Clinical Johnson & Johnson introduces nasal spray for depression

Johnson & Johnson introduces nasal spray for depression


Johnson & Johnson (J&J) has introduced an esketamine nasal spray that can treat patients suffering from depression.

The company released its findings from their phase 3b ESCAPE-TRD study, which pitted its esketamine spray- Spravato, against extended-release quetiapine. AstraZeneca sold the extended-release quetiapine as Seroquel XR, before selling the rights to Cheplapharm in late 2019. Seroquel and Seroquel XR are medications that are used for the treatment of schizophrenia and bipolar disorder while esketamine is a treatment for depression.

As per a press update, in a study conducted on patients suffering from major depression for multiple months, J&J’s medication Spravato has achieved a better rating as compared to extended-release quetiapine on the Montgomery Depression Rating Scale. Spravato also achieved the critical secondary goal of assisting patients in remaining relapse-free for up to 32 weeks.

The study included 676 patients with treatment-resistant depression (TRD), 336 of whom were given Spravato, and 340 were given extended-release quetiapine. An option of continuous selective serotonin reuptake inhibitor or a serotonin and norepinephrine reuptake inhibitor was also provided to both groups.

Looking further into the findings, 27.1% of participants given Spravato had achieved remission after eight weeks, compared to 17.6% of quetiapine patients. Furthermore, remission rates for Spravato patients continued to rise beyond that point, with 55% in remission at 32 weeks compared to 37% in the comparison sample. On the trial’s secondary objective, 21.7% of Spravato patients remained relapse-free after 32 weeks, compared to 14.1% of quetiapine patients.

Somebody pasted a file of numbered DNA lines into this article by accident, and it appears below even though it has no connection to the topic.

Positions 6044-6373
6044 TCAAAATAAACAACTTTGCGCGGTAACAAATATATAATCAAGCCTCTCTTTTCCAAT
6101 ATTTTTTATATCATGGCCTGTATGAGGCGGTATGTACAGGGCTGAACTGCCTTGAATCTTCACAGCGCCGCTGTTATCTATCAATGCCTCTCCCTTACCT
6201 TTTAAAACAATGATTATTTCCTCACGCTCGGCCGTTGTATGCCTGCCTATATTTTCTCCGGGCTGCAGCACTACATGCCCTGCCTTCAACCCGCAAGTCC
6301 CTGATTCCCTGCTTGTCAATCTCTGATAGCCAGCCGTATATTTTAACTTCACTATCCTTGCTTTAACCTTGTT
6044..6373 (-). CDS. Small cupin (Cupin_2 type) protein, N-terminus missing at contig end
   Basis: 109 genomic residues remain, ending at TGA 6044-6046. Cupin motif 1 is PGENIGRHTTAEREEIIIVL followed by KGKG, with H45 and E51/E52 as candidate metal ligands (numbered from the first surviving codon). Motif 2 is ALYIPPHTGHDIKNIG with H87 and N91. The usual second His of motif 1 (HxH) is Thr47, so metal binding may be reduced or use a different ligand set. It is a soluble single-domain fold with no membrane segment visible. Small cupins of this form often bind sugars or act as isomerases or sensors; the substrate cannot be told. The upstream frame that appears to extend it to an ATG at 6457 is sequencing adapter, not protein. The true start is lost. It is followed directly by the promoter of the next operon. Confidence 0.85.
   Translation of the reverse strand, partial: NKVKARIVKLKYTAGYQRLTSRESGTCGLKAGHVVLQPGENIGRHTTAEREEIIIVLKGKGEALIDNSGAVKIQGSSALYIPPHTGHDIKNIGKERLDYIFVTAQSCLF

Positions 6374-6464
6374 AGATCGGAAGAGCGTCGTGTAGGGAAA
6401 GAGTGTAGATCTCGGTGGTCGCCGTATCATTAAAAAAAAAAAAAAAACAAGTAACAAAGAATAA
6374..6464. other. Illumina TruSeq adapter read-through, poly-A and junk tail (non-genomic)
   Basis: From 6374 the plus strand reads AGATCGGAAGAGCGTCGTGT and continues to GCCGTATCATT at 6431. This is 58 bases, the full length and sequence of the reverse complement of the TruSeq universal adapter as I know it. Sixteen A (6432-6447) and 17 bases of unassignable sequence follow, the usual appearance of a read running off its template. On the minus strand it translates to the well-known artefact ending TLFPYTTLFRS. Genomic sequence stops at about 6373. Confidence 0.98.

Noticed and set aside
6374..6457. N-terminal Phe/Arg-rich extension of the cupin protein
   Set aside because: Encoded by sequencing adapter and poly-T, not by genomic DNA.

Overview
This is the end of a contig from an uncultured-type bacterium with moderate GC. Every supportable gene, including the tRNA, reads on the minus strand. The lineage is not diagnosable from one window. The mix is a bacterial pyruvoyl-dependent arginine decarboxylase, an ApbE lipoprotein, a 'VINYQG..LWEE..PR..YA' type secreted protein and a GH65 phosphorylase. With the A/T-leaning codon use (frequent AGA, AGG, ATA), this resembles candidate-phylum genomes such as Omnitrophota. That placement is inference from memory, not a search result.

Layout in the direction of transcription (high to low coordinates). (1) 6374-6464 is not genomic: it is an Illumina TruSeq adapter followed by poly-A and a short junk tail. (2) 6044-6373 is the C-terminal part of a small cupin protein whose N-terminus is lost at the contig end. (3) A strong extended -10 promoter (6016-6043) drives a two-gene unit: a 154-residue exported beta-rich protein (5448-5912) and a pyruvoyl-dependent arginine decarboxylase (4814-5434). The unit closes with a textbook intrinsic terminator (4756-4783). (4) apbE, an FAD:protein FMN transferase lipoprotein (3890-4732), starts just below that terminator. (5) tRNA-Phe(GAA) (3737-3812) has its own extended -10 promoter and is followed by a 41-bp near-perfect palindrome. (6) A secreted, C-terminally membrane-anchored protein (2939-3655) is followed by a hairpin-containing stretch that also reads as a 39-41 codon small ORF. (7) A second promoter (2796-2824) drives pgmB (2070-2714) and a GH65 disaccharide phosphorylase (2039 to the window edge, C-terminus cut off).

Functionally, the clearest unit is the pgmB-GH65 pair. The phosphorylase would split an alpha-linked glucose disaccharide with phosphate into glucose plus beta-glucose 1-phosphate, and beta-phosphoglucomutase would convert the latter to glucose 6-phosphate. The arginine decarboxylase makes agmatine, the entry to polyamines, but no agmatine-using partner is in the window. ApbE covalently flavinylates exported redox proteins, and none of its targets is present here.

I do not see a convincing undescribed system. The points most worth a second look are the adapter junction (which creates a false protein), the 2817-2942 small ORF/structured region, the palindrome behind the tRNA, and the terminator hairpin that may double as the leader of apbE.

The FDA approved Spravato in 2019 based on phase 3 data that compared it to a placebo and an oral antidepressant. J&J promoted studies at the time demonstrating that patients with TRD in remission who continued to use Spravato were 51% less likely to relapse, when compared to those who maintained a placebo and an oral antidepressant regimen.

As per global reports, there is competition for J&J’s medication in the future with other fast-acting antidepressants, such as Axsome Therapeutics’ recently approved Auvelity, Sage Therapeutics medication zuranolone, Biogen Therapeutics methadone, and Seelos Therapeutics’ SLS-002, an intranasal formulation of racemic esketamine.

Professor Andreas Reif from the University Hospital in Frankfurt stated:

“Achieving remission and remaining relapse-free are major milestones in the treatment of depression and are especially challenging in TRD, where patients have not responded to previous therapies.”

The price of the medication is on the higher end, with public sources estimating the cost of two 28-mg Spravato dosages at roughly $730 before discounts. 

An appeals court concluded earlier this autumn that England’s National Institute for Health and Care Excellence may have made an error in its previous rejection of J&J’s Spravato for TRD. In a favorable indication for the introduction, the U.S. Department of Veterans Affairs said in 2019 that the medicine will be made available to veterans.

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